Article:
Serena mulls more events to help win 24th major

Serena: Halep played 'out of her mind' (1:13)

Serena Williams says Simona Halep played amazing and there wasn't much she could have done. She also thanks her team for all the support. (1:13)

LONDON -- Serena Williams will seek to play more tournaments outside of Grand Slams to bolster her bid for major title No. 24 after losing the Wimbledon women's final to Simona Halep on Saturday.

Williams is one Grand Slam off equaling Margaret Court's record of 24, but her latest bid at Wimbledon was ended by Halep, who won 6-2, 6-2.

After the match, Williams praised Halep and did not make excuses for the comprehensive defeat. With the 24th title still proving elusive, Williams was asked what it will take for her to get over the line, having lost her past three Grand Slam finals (Wimbledon 2018, 2019 and US Open 2018).

"I just have to figure out a way to win a final," Williams said. "Maybe it is playing other finals outside of Grand Slams would be really helpful just to kind of get in the groove, so by the time I get to a Grand Slam final I'm kind of used to what to do and how to play."

Williams added: "I just think that I just have to just keep going, you know, keep trying, keep working, maybe be able to play some tournaments uninjured, like I did with this one. Just keep moving forward."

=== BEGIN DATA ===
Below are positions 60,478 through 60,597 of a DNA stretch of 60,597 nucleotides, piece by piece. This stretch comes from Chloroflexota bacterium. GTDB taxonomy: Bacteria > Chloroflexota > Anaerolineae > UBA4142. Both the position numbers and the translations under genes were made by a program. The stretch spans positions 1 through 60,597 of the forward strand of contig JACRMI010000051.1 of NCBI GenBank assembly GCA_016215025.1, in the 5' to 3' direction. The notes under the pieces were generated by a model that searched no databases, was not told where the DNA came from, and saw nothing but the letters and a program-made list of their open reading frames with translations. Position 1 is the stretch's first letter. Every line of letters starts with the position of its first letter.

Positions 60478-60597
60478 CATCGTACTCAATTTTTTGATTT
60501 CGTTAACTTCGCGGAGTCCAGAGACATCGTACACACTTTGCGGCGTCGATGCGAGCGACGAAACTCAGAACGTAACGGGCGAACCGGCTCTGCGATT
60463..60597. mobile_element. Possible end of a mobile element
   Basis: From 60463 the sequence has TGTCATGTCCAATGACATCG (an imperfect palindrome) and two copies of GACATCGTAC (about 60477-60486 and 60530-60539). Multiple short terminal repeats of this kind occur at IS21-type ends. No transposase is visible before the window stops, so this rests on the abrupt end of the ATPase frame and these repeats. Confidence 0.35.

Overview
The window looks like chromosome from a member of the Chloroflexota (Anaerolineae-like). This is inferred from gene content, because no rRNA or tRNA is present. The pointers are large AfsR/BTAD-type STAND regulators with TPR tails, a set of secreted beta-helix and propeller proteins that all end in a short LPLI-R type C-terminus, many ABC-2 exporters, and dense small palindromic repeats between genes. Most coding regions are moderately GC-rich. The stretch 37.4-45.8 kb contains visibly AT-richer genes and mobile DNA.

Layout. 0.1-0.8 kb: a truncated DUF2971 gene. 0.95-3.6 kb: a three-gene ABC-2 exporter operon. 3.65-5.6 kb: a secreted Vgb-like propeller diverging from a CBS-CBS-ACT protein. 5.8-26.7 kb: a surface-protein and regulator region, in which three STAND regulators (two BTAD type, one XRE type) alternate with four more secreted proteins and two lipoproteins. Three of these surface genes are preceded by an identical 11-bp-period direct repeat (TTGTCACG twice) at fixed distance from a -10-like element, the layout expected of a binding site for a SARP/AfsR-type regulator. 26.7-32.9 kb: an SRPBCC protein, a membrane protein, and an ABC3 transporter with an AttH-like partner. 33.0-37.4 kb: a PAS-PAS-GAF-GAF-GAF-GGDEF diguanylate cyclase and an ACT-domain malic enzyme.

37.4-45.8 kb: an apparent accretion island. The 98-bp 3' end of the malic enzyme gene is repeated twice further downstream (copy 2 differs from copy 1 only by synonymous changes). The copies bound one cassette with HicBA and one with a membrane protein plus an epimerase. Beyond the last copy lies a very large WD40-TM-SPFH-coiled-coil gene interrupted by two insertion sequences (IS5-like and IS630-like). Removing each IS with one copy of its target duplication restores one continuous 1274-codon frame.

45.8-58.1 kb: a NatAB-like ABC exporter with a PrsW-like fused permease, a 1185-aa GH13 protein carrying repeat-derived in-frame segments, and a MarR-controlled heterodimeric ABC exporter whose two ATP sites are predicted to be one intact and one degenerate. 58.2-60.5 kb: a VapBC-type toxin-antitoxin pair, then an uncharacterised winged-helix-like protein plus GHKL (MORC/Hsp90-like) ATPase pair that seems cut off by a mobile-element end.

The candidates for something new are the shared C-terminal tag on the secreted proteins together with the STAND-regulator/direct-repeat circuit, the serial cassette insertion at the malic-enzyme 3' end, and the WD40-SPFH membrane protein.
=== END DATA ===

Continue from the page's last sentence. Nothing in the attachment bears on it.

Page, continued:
She is also trying to park thoughts of Court's record and is instead taking tournaments in isolation.

"Someone told me I shouldn't look at the records anymore," Williams said. "I should just focus on my game. That's kind of what I've been doing since I got to 18. In the meantime, I got pregnant, had a baby, so ... that definitely plays a little bit into it. I don't know. I feel like I'm just really on this journey of just doing the best that I can, playing the best that I can when I can."

The Centre Court crowd was typically vocal in its support for Williams, 37, and she recognizes the chances to see the likes of her and other tennis greats like Roger Federer are decreasing as they get older.

"I definitely felt the support and the love," Williams said. "I appreciated it. I wanted to do better. I don't think my opponent wanted me to do better today. ... But it's cool. Yeah, no matter which way you look at it, [Federer and I are] not going to be out here in the next three, four, five years. The time is now to get out there and to watch us play, I guess."

Williams came into Wimbledon having missed part of the year with a knee injury, but she said it feels "absolutely great." Her attention now turns to the hard-court season and that 24th title at the US Open. She will play in Toronto and Cincinnati before this year's US Open in August.

"I think there's a limit," Williams said of adding to her schedule. "I think if I overdo it, then that could also be a problem, as well. Especially on the hard courts. I've been on the softer surfaces, so to say. It would be interesting to see how my knee is on the hard court. I definitely don't want to do three tournaments before a Grand Slam. I think it will be fine."